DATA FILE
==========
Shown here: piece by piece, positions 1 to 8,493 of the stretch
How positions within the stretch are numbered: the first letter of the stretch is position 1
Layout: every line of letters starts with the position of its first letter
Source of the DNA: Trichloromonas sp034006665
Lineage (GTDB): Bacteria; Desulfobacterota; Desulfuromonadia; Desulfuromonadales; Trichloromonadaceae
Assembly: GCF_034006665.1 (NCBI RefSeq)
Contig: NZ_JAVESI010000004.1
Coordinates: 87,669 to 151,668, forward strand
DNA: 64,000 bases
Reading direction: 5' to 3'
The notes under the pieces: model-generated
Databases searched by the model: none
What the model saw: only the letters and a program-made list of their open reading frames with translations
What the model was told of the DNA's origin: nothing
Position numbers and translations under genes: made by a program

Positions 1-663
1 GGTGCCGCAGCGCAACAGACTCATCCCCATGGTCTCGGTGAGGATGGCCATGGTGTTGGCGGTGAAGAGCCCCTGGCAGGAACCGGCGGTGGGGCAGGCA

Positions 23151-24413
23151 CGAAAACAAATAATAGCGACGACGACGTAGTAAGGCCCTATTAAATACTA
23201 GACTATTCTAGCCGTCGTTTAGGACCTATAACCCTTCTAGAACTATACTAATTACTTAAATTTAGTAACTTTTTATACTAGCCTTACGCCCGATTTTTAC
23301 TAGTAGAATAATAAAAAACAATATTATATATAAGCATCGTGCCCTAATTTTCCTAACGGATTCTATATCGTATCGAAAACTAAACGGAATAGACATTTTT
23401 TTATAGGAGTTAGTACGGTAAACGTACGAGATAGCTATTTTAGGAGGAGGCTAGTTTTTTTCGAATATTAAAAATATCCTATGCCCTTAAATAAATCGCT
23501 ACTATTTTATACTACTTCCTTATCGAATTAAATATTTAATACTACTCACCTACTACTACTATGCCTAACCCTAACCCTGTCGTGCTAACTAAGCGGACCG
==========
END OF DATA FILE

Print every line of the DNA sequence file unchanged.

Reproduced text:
Shown here: piece by piece, positions 1 to 8,493 of the stretch
How positions within the stretch are numbered: the first letter of the stretch is position 1
Layout: every line of letters starts with the position of its first letter
Source of the DNA: Trichloromonas sp034006665
Lineage (GTDB): Bacteria; Desulfobacterota; Desulfuromonadia; Desulfuromonadales; Trichloromonadaceae
Assembly: GCF_034006665.1 (NCBI RefSeq)
Contig: NZ_JAVESI010000004.1
Coordinates: 87,669 to 151,668, forward strand
DNA: 64,000 bases
Reading direction: 5' to 3'
The notes under the pieces: model-generated
Databases searched by the model: none
What the model saw: only the letters and a program-made list of their open reading frames with translations
What the model was told of the DNA's origin: nothing
Position numbers and translations under genes: made by a program

Positions 1-663
1 GGTGCCGCAGCGCAACAGACTCATCCCCATGGTCTCGGTGAGGATGGCCATGGTGTTGGCGGTGAAGAGCCCCTGGCAGGAACCGGCGGTGGGGCAGGCA

Positions 23151-24413
23151 CGAAAACAAATAATAGCGACGACGACGTAGTAAGGCCCTATTAAATACTA
23201 GACTATTCTAGCCGTCGTTTAGGACCTATAACCCTTCTAGAACTATACTAATTACTTAAATTTAGTAACTTTTTATACTAGCCTTACGCCCGATTTTTAC
23301 TAGTAGAATAATAAAAAACAATATTATATATAAGCATCGTGCCCTAATTTTCCTAACGGATTCTATATCGTATCGAAAACTAAACGGAATAGACATTTTT
23401 TTATAGGAGTTAGTACGGTAAACGTACGAGATAGCTATTTTAGGAGGAGGCTAGTTTTTTTCGAATATTAAAAATATCCTATGCCCTTAAATAAATCGCT
23501 ACTATTTTATACTACTTCCTTATCGAATTAAATATTTAATACTACTCACCTACTACTACTATGCCTAACCCTAACCCTGTCGTGCTAACTAAGCGGACCG